whom shall I fear?
2 Chronicles 35:1-36:23
They kept the Passover. For the first time since the days of King David. Their peace does not last.
King Josiah is killed during a battle opposing Egyptian aggression. His successor Jehoahaz, only three months into his reign, is deposed by the Egyptians, who then set up his brother as king, changing his name to Jehoiakim. He didn't do what the Lord wanted either. Babylon invaded Jerusalem taking treasures and the king to Babylon. Two more kings follow before Babylon takes over completely.
The Chronicler stresses that the people had been told plenty of times by messengers of the Lord what they were supposed to do, and that over and over the Lord had forgiven them for scoffing at those prophets. They deserved the devastation they were experiencing.
Then seventy years later, the Lord forgives them again. The restoration comes through a foreign king, Cyrus of Persia.
In summary: 1) bad things happen to bad people and good things can happen to bad people, too; 2) we may get saved by strangers.
1 Corinthians 1:1-17
The Corinthians are waiting, and had been waiting for a longer time than they had expected, for the apocalypse (that word means revealing). Paul reminds them that they have already received gifts--speech and knowledge. And he promises them that God will continue to strengthen them as they continue to wait.
Paul is not talking about some individual lifting-up and lifting-out. What we are waiting for and what we are experiencing as we wait, is being part of a fellowship. Paul is writing to a congregation. Through them, Paul is telling us that God is calling us into what we call the church. The pronoun "you" in verses 4, 6, 7, and 9 is plural.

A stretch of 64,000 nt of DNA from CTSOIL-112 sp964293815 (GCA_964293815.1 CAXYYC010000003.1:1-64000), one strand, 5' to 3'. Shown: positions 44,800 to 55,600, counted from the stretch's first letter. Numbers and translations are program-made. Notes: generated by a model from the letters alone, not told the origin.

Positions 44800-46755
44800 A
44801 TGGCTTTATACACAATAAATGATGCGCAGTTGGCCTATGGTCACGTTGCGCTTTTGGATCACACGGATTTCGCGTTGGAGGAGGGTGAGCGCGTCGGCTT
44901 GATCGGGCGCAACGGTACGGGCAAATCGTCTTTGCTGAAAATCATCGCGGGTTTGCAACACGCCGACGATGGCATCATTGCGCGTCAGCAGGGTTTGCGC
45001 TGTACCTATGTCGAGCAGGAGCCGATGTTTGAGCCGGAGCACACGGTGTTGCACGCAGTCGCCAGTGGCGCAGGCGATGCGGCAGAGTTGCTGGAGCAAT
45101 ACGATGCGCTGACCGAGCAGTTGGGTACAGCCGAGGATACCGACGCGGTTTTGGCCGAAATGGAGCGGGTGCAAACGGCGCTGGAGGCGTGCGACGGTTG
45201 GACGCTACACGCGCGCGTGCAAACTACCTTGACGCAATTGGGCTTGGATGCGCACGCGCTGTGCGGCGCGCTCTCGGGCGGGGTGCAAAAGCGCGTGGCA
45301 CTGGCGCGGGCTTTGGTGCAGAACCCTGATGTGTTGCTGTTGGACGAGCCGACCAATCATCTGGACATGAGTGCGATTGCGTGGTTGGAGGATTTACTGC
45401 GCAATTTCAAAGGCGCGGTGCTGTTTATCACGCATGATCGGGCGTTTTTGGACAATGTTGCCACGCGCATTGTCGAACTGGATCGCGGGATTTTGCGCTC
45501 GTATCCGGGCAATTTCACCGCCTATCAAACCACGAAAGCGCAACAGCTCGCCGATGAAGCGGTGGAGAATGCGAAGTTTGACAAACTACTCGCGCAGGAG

The psalmist speaks words of confidence: The Lord is my light and my salvation. I will be confident. Light to show me the way to go. The Lord is the stronghold of my life. Stronghold, protection while I am on that way.
But, think about why the psalmist is making these assertions. They aren't empty assurances. Rather, they are tied to specific fears; for example, "When evildoers assail me" or "Though an army encamp against me."
The psalmist is not trying to get us to believe that being a faithful follower of God means that we will never see trouble, never suffer from illness, never be besieged by enemies. No, what the psalmist says is that during these times of travail, the Lord was a comforter and rescuer.
In response to the actions that the Lord has taken, the psalmist expresses the wish to continue to be near the Lord by visiting the temple--to live there, to be able to see the Lord there, and there to be protected.
The psalmist has recognized and shares the recognition. Not silently, either, but with shouts of joy. I'm pausing here to wonder how a typical church congregation would react to someone actually shouting at church. Then, I'm beginning to wonder how we do show our appreciation to God and how we tell others that we do have this appreciation.
John H. Hayes, (Preaching through the Christian Year C and Year A), cautions us not to confuse this temple talk as alluding to heaven some day. The psalmist is talking about a rescue here on earth. Hayes explains the images. Being hidden in his shelter is a reference to the booths lived in at the festival of tabernacles. The booth and the tent both evoke images of sanctuary. Being set on a high rock evokes the image of celebration after a victory. reminds us that we can read these verses and consider the comfort we find in the church.
Yes, I'm talking about the building here. But, I'm talking about more than a building. The presence of God accompanies us as we travel through our travails. We can seek shelter in days of trouble. We can expect protection--I'm struck right now by the image of being put up high on a rock, far above all the troubles below. (Yes, I know I can't stay up there, but some days, I do need that image.)Proverbs 20:20-21
If you curse father or mother,
your lamp will go out in utter darkness.
An estate quickly acquired in the beginning
will not be blessed in the end.
Prayer for Today: O Lord our God, make us aware of your presence, comfort and support us in times of difficulty. Give us shelter, but prompt us not to stay hidden in that shelter. Amen.